This game came down to my poor time-management against a higher-rated player.
This was our second meeting. He played an offbeat Sicilian as Black. I think I shouldn’t have worried so much and gotten the f4 plan in however. Be2 would have been more sensible, but even with Bb1, if he plays his bishop to the a6-f1 diagonal so what, put the rook on e1 if need be and push f4 anyway. This was Dan’s recommendation to me after the game, play f4, but that isn’t so great it seems because of …f6. Dan is 1700’s and won against a guy who is nearly 1900. Turns out the correct strategy is to make his bishop bad by trying to force him to play …e6. That was a nifty strategy that he used against me.
I played haphazardly, but Crafty says it was completely even when I played 25.Qg3, problem was I was running low on time.
I made two visual errors and that was the game. First one was that I didn’t see that his capturing on d4 uncovered his Bd7 to protect f5 against the fork. I played this series of moves quickly and only after he played QxRd4 did I notice the combo didn’t work.
Then I made a visual error that hung a piece with 30.Ng6xe7. It was another quick move, but you can notice that after the bishop recaptures on g4, the rook is then guarding the e7 pawn. The right move was to not play 29.QxQ but rather Nxe7 right away instead, but it is still losing because Black has the reply Bb5 attacking Rf1. Naturally, I had seen 29.Nxe7 first, but was trying to “improve” upon it by trading queens first. The continuation should be 29.Nxe7 QxQ, 30.fxQ Bb5.
In 2-D it is easier to see my combo on d4 failing right away, but it is much more difficult to notice the Bd7 OTB, IMHO. As soon as I took with the rook and he took with his queen, he smiled over to his friend confidently and was completely obvious to me that he knew he was going to win. Not only does the Bd7 prevent the Nf5+ fork, but it also allowed the Qg4 defense, so I had naturally also missed that initially, thinking that I could at least sac the house on g6 for a draw. But after he played QxR, that’s when I also noticed the …Qg4 defense, and naturally I can’t move the pinned f-pawn to block out the queen with…if only I had played Kh1 earlier like I had thought of doing. 😉 Well, Qe3 is the move I should have thought of anyway, instead of RxN.
There was a fleeting moment before I allowed the d4 combination that I thought to myself that if I didn’t like the combination, I could back out with 27. Nxg6 or Bxg6, but forgot about it, however he has 27…Ne2+ forking king and queen. One thing about this game is it never helped to make a move and try to think on his time as he only seemed to spend time where he felt there were actual complications, and since he is a strong player, he only saw complications where they actually existed. Frequently, I felt like “Okay, move”, then he moves right back, not giving me anything, and I am still on my clock. If I hadn’t been thinking about so many possibilities on that move, I think I notice the obvious blunder and then find Qe3. It count against me that I had many things to consider on that move, but didn’t funnel those considerations by the most immediate threat posed to my position.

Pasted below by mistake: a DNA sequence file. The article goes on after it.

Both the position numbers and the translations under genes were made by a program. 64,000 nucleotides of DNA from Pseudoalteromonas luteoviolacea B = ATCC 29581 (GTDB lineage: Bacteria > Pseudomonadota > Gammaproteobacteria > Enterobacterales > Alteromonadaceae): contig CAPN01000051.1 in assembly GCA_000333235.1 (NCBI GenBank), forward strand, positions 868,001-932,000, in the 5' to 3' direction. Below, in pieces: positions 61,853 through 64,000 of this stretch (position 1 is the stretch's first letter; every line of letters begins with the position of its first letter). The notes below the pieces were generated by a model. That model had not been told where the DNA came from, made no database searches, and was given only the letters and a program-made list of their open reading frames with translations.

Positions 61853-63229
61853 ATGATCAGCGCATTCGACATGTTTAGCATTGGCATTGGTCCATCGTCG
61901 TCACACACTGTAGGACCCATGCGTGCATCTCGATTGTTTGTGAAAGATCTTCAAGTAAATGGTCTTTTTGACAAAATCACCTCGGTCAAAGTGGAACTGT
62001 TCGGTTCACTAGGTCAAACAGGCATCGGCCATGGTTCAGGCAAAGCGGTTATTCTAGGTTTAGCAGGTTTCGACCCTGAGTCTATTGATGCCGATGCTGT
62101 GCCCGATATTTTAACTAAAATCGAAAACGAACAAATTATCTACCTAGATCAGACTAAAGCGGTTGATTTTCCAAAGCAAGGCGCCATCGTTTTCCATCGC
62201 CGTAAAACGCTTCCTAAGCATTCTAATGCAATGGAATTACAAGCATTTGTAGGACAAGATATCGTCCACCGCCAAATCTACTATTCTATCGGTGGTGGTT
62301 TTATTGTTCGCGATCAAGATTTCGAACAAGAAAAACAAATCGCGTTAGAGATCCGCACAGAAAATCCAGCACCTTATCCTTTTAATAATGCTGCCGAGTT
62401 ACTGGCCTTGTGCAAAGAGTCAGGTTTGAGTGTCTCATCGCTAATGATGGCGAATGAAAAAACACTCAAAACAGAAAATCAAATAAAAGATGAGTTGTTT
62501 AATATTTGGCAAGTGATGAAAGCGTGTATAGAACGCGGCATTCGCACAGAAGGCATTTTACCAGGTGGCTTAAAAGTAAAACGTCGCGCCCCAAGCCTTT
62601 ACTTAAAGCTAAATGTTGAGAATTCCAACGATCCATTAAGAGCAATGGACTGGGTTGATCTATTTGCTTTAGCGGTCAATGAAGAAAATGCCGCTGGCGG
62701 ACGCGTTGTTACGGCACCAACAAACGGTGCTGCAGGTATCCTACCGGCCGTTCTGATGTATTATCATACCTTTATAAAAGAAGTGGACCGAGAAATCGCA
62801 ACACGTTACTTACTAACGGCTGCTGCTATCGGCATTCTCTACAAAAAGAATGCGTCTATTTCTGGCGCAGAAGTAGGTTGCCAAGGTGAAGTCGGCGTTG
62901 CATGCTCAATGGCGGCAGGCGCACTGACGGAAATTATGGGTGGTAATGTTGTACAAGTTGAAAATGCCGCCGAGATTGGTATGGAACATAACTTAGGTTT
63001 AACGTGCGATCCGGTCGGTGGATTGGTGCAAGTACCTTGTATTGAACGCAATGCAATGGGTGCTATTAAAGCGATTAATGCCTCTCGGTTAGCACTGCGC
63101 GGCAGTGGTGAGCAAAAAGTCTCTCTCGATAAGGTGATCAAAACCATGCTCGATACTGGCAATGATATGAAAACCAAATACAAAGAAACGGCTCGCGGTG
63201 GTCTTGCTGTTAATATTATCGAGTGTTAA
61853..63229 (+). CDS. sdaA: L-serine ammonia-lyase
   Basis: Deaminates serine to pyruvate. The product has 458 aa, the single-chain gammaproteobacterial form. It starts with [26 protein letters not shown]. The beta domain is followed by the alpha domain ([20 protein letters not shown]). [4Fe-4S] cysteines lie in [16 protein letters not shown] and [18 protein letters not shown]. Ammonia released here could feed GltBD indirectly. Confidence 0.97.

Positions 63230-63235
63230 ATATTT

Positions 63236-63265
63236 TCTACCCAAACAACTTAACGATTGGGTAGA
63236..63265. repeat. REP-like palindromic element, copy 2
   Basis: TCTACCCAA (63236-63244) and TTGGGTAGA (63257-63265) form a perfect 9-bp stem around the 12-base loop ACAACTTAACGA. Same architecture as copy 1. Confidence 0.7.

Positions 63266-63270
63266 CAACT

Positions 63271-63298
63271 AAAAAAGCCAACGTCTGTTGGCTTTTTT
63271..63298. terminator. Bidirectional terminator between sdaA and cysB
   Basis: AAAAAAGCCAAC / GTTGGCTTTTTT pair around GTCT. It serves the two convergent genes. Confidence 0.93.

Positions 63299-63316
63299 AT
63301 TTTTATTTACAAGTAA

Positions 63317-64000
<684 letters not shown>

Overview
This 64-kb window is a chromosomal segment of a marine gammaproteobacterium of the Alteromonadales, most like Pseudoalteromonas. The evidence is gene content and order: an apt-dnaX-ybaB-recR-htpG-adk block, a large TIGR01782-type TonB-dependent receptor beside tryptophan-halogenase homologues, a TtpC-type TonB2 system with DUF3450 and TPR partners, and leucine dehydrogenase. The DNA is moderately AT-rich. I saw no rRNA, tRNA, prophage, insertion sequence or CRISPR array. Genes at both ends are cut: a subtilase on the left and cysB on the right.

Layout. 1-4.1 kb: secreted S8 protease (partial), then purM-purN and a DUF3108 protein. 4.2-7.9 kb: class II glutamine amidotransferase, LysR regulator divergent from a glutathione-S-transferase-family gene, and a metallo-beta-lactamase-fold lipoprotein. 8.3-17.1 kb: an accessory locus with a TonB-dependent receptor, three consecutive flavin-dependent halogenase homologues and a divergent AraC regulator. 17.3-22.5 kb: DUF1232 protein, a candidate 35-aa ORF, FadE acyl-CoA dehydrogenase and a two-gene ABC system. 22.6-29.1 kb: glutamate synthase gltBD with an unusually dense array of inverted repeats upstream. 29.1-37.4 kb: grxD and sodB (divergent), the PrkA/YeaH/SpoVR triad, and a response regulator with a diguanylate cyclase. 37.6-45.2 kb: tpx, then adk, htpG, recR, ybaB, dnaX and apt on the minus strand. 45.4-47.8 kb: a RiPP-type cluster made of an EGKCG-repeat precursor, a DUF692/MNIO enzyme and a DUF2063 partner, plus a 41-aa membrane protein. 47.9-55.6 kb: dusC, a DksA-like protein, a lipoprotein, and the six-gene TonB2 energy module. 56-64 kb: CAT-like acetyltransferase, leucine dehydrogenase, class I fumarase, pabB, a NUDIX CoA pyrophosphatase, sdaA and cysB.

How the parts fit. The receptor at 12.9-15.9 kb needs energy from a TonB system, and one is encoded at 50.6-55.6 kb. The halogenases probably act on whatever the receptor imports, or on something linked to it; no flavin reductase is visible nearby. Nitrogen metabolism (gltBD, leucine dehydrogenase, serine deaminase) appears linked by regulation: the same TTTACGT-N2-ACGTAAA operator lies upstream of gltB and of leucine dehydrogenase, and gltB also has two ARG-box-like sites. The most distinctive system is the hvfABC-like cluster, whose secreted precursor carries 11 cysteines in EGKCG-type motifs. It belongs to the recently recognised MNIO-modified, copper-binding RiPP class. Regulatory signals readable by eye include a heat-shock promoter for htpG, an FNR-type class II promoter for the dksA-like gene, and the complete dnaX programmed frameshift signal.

After the game, I asked him what he would have played if I had played 28. Bf5. I didn’t play it because I thought Qa7 disarmed my tactic, but actually there is a drawing line should he have played that. Instead he quickly played Rc1!..BxBd7, RxRf1+ Kh2 and I was cursing my luck, thinking I would have gotten Nf5+ fork in, but actually he can continue from that position …Rh8!! pinning the Nh4 to the king and winning it.
My last chance was a move I did not notice, getting two pieces for rook and pawn in an ending with only a slight advantage after 27.Qe3 Bb5, 28.Rfe1 Ne2+ 29.RxNe2 d4, 30.Qe4 BxRe2, 31.QxRe2 then Black trades a rook pair and queens on c1.
My longest move of the game was on playing b3. I was worried about a …b3 sac, axb3 Nb4 when it appeared that Black’s pieces get active, but the doubled pawn gives White a full point advantage and Black can make nothing of the initiative there. Also, my blitz move would have been Nf4 instead, but then we both trade d-pawns Nxd, Nxd and that is quite bad for White.
I made too big a deal out of strategy and did not save time for complications, that was the unstoppable train, the clock. He had close to an hour left, but I knew it was going to be like that going into this game.
I was just reading a game in ‘Secrets of Chess Tactics’ and I couldn’t visualize a tactical line he was seeing. I closed my eyes and I could actually see the pins and why the sacs worked, but if I were to look at the board it would be much more difficult to visualize without moving the pieces due to the “retained image” of the current position. That book _does_ do some serious GM level Stoyko-analysis on positions.